The United Nations human rights office has warned of the risk of renewed violence in Gaza on Tuesday as Palestinians commemorate the 70th anniversary of the Nakba, the mass displacement of Palestinians after Israel’s creation. Sixty Palestinians were killed in one day, May 14, 50 of whom were claimed by Hamas members, an organization regarded as terrorist by Europe and the United States, by fire from Israeli Defence Forces (Haaretz).
Burials are taking place of dozens of people (The Guardian) killed by Israeli forces. The victims were demonstrating at the border of the fenced enclave against the U.S. unveiling of its controversial new embassy in Jerusalem, as part of the six-week-long Palestinian ‘Great March of Return’ campaign, and to mark the Nakba.
Israeli PM Benjamin Netanyahu said his forces were acting in self-defence against Gaza’s Islamist rulers, Hamas. “The Hamas terrorist organization declares it intends to destroy Israel and sends thousands to breach the border fence in order to achieve this goal,” he wrote on Twitter.
The Israeli military said it was gearing up for renewed confrontations, while Palestinian groups said they planned to rein in the protests.
Israeli armed forces killed at least 60 Palestinians and wounded over 2,700 more in Gaza, according to the Palestinian Ministry of Health and several news reports (The Guardian; Reuters; BBC), making May 14 the deadliest day of violence since the 2014 Gaza war. Demonstrators gathered at several locations on the fenced enclave’s border.
The UN said Israel had a right to defend itself but was strongly critical of its use of lethal force on Palestinians approaching Gaza’s fenced perimeter. “The mere fact of approaching a fence is not a lethal, life-threatening act, so that does not warrant being shot,” said UN spokesman Rupert Colville.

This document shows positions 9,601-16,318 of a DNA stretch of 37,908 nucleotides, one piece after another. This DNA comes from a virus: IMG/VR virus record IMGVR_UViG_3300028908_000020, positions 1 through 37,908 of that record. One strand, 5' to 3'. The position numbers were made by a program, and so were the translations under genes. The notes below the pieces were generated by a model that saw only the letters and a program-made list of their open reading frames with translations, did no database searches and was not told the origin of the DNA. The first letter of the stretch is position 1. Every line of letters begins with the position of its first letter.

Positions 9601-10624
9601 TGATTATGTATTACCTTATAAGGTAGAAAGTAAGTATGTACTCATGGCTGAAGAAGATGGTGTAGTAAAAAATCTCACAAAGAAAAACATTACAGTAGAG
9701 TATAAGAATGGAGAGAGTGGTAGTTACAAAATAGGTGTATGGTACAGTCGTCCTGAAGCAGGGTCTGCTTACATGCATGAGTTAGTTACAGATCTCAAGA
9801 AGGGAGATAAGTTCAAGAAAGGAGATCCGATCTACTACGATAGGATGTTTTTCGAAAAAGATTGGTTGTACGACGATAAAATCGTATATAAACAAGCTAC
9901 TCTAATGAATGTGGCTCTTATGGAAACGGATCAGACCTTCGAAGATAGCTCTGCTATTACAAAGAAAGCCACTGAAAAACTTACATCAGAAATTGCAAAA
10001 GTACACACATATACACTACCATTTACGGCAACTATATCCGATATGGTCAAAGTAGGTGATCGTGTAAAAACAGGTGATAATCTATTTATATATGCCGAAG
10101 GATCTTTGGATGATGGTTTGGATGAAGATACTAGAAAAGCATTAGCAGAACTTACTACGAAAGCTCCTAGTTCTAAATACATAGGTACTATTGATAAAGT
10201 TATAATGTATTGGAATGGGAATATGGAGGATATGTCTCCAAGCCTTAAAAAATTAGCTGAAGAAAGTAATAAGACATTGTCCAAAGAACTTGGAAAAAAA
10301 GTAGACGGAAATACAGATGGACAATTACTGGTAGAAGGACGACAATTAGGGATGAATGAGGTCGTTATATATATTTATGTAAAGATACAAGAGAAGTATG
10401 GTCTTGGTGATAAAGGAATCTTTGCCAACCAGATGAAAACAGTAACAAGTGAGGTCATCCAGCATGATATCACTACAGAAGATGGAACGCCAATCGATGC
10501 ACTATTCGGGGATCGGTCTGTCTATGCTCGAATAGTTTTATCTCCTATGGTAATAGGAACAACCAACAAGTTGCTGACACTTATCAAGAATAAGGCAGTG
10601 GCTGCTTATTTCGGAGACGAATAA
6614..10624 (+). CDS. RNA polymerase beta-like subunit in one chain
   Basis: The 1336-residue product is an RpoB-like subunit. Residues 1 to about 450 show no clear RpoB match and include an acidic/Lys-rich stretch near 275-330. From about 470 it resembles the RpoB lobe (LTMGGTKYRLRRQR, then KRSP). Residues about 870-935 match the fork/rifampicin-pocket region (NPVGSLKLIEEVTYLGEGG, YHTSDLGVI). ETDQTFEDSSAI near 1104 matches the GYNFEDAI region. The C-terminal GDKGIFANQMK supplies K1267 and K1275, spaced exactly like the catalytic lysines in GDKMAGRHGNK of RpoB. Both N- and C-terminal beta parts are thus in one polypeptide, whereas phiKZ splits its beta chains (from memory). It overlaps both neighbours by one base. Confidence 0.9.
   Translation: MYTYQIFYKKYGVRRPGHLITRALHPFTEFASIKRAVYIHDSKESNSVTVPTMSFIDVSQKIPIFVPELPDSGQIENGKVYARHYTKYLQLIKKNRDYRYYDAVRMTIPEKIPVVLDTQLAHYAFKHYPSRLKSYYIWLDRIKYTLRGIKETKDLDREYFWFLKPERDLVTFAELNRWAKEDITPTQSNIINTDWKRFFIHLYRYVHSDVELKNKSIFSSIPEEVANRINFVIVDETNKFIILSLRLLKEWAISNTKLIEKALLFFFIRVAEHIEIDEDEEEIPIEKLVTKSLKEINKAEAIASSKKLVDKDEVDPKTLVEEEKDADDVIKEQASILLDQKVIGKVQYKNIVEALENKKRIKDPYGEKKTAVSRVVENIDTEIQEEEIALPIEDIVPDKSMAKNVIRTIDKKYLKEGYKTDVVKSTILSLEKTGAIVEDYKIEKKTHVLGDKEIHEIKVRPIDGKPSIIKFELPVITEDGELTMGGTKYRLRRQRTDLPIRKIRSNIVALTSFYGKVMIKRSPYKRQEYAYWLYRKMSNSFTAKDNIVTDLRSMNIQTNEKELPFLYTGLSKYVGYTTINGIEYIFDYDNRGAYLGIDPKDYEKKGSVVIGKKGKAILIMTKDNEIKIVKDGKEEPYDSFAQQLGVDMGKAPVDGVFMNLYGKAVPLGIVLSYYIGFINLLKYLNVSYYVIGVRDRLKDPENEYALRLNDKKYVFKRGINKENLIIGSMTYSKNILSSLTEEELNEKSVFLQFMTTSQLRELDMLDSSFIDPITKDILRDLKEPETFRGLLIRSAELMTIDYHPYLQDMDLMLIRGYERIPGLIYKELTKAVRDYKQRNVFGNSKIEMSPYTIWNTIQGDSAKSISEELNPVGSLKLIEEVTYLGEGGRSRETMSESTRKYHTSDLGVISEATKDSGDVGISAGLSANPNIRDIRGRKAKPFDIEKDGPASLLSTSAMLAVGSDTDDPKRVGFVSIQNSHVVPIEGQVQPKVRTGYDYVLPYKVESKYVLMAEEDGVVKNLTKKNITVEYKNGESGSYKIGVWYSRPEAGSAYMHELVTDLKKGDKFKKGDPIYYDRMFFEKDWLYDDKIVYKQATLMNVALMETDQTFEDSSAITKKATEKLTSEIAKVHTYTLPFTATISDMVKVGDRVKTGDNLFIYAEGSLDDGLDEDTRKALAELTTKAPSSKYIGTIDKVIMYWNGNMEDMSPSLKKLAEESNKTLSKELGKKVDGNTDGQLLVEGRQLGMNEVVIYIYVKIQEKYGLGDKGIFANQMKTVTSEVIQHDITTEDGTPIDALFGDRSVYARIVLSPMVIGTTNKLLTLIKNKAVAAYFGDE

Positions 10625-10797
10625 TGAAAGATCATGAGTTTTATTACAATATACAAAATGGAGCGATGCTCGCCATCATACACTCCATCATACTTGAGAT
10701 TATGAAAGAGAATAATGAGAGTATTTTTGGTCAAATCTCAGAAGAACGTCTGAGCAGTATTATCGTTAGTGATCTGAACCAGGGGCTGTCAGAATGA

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The Palestinian Authority’s leader condemned the action as a “massacre” and the UN has called it “outrageous human rights violations.”
Tens of thousands of Palestinian demonstrators defied Israeli military warnings and took to the streets to voice their opposition to U.S. President Donald J. Trump’s decision, announced earlier this year (read more WikiTribune coverage), and in anticipation of the Nakba anniversary.
“Today is the big day when we will cross the fence and tell Israel and the world we will not accept being occupied forever,” a Palestinian demonstrator told Reuters. “Many may get martyred today, so many, but the world will hear our message. Occupation must end.”
A senior Hamas leader, Khalil Al-Hayya, told Reuters that Monday’s protest was scheduled at the same time as the “deplorable crime of moving the U.S. Embassy to Jerusalem.”
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Trump’s move has sparked a powerful reaction from Palestinians, who claim East Jerusalem as the capital of a future Palestinian state. Israel regards the city as its indivisible capital.
Trump’s decision garnered little international support and much criticism, including from close allies such as France and the UK. In December 2017, a United Nations Security Council resolution dealt a symbolic blow to the United States’s decision after all members but the U.S. voted for a withdrawal of Trump’s recognition of Jerusalem as Israel’s capital (The Guardian).
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- April and early May – Israeli forces kill dozens of protesters and alleged Hamas members, and wound thousands more, in several clashes along Gaza’s border fence.
- March 30 – Several Palestinian groups, among them Western-proscribed groups like Hamas, launch a six-week protest-driven campaigns called the “Great March of Return”. Among the main demands are permission for Palestinian refugees and their descendants to be allowed back to what is now Israel; opposition to the Gaza blockade; and opposition to Trump’s decision to relocate the U.S. embassy to Jerusalem. Israeli forces kill 23 Palestinians protestors and wound over 1,400 more, according to the Gaza Ministry of Health.
- December 18 – A UN security council resolution calling on the withdrawal of recognition of Jerusalem as Israel’s capital is vetoed by the U.S. for a tally of 14–1.
- December 13 – Over 50 Muslim-majority countries gathered at an Organisation of Islamic Cooperation summit reject and condemn Trump’s decision and call for “an independent Palestinian state with East Jerusalem as its occupied capital”.
- December 7 – The UN security council holds an emergency meeting where 14 of 15 members condemn Trump’s decision as a violation of international law.
- December 6 – Trump announces decision to officially relocate U.S. embassy from Tel Aviv to Jerusalem.